They say nice guys finish last. On a sensational Saturday, en route to registering what might go down as India’s greatest ever Test win, Anil Kumble’s team proved that nice guys can’t just win, they can win in style.
There have been only a handful of unforgettable moments in India’s Test history. In 1971, India registered their first Test and series wins over the West Indies and England (both by 1-0 margins). There was Laxman, Dravid and Harbhajan at the Eden in 2001. And there was that magical Adelaide day in 2003.
<b1>India’s win on Saturday in Perth, their first ever here, to make it 1-2 in the series will probably haunt Australia for a while. Like in 2001, this win halted Australia’s march towards a record 17th consecutive Test win. India had stalled the march of the Aussies six years ago in a match that will forever be remembered as ‘Kolkata, 2001’.
So what was so special about Perth? Everything really. No one gave India a chance here in Australia, and definitely not at the WACA, the home of pace and bounce. India’s young pace attack, undermined by injury, was not expected to make the Aussies jump.
And finally, this Test was played after a game that saw possibly the worst atmosphere in a game since Bodyline. The spectre of Sydney, the bitterness and the acrimony, still hung over the WACA, despite the peace talks between Kumble and Ponting.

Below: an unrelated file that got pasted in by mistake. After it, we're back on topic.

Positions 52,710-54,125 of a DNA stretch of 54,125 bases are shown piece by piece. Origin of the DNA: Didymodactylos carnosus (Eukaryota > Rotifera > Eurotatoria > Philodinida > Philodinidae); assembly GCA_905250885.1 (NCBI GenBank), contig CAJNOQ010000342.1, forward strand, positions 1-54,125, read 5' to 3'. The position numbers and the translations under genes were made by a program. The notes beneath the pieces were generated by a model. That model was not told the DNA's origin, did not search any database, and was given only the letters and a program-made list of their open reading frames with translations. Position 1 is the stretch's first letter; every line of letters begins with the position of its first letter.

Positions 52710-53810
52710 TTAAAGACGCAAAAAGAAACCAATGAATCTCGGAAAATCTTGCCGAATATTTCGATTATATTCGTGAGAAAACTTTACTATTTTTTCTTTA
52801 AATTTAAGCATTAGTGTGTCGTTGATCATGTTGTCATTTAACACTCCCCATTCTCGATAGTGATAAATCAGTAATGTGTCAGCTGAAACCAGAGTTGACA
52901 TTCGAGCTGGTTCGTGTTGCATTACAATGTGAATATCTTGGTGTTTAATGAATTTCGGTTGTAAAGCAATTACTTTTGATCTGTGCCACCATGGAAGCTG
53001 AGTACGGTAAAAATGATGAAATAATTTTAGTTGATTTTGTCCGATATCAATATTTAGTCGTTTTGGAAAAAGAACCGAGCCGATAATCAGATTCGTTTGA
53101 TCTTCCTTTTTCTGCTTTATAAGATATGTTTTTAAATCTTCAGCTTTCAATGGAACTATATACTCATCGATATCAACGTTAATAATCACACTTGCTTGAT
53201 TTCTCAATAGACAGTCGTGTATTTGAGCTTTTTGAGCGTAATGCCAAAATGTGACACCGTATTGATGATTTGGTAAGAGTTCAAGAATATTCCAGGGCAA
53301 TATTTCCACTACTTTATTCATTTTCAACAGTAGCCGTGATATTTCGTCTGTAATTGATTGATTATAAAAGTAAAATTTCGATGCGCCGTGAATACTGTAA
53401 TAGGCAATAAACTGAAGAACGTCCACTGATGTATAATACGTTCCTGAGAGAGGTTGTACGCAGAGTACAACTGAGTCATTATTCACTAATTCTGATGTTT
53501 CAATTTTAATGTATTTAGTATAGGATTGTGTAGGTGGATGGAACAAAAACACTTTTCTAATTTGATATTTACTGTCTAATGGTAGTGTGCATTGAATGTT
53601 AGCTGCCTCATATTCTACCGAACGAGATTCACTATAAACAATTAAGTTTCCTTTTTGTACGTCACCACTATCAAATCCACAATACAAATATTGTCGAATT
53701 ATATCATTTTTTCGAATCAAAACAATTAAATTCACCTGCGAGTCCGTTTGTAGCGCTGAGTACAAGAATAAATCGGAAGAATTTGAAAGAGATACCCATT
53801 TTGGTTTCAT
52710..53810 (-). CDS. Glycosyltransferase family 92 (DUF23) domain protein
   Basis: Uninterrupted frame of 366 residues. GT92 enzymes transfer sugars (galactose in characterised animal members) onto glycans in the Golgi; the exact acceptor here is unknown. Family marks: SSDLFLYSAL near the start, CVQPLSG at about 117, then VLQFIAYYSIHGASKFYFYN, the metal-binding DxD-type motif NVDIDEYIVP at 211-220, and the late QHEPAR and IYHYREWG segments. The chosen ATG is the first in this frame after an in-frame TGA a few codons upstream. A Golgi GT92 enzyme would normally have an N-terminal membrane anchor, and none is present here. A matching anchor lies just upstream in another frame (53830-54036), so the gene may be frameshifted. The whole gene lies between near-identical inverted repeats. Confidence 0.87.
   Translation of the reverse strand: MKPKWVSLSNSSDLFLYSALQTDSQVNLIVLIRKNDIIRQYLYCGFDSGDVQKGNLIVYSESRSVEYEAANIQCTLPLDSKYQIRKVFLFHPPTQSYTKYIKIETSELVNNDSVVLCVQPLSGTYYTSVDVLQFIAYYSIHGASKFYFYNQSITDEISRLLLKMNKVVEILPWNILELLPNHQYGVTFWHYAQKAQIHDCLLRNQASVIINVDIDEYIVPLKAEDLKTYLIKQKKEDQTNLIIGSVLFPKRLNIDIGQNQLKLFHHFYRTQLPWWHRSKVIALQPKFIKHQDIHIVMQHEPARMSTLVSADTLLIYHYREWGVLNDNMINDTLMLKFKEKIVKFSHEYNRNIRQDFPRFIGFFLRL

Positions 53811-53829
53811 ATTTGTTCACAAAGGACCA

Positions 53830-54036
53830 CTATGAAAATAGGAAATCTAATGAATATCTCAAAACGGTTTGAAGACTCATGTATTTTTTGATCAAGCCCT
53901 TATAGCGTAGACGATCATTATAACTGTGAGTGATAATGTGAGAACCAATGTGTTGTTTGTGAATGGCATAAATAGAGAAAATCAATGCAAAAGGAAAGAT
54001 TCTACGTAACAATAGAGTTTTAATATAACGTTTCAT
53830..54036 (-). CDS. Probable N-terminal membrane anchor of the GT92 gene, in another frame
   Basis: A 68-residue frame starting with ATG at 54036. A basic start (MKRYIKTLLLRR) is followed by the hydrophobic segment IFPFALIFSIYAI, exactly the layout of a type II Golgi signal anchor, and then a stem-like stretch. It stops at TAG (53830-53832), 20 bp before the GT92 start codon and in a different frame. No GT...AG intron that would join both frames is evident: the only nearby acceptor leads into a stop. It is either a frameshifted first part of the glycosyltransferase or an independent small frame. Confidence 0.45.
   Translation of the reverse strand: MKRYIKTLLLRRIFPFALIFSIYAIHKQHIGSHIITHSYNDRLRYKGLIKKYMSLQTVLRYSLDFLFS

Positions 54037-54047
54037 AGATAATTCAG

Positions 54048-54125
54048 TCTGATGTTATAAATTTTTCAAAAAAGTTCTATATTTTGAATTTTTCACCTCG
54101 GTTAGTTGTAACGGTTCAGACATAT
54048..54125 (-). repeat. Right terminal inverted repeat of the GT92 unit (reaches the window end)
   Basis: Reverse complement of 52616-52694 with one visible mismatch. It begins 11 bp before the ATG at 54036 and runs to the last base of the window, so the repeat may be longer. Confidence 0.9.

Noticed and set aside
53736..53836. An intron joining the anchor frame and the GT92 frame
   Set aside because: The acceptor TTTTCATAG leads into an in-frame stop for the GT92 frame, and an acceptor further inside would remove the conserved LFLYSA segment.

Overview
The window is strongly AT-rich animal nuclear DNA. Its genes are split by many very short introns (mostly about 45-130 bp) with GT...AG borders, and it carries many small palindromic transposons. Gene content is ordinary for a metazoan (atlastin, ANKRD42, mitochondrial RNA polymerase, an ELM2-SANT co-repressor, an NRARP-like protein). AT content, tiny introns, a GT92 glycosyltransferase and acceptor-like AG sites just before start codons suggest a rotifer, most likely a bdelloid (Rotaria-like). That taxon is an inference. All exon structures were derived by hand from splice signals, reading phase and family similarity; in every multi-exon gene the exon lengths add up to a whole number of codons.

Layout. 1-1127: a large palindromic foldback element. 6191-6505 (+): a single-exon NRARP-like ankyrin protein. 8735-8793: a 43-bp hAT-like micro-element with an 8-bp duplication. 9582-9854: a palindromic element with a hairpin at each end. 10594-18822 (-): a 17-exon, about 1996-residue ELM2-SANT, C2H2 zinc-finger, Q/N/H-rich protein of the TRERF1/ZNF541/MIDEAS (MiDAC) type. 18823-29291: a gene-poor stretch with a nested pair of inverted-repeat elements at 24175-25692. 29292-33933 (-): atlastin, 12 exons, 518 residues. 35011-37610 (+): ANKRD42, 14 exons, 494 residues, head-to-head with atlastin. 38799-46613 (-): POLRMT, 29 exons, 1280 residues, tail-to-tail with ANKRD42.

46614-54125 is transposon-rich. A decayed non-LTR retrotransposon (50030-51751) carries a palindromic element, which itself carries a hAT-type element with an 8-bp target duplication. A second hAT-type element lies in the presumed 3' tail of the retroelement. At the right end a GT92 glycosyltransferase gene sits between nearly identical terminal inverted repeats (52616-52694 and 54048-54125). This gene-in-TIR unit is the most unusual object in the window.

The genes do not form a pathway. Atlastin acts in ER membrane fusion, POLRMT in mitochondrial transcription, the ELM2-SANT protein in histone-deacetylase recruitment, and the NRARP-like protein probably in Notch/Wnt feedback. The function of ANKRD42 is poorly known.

Here in Perth, India first won hearts by withdrawing the abuse charge against Brad Hogg. It could have gone down as a goodwill gesture from a submissive team, but Kumble believed otherwise. He badly wanted to win. “It was important to move on, to keep all other issues behind,” he said. “I’m delighted that the team got together and did that. It’s probably the best win we’ve ever had, at home and abroad.”
The thought of exacting revenge never crossed their minds. “It was just a question of showing that we are a good cricketing unit. I’d be happier if we square the series in Adelaide.”
Looking ahead, the stars augur well for India. The wicket is likely to aid India’s style of play. And it will be fitting if Adelaide, 2008, scripts a historic twist to this fascinating story.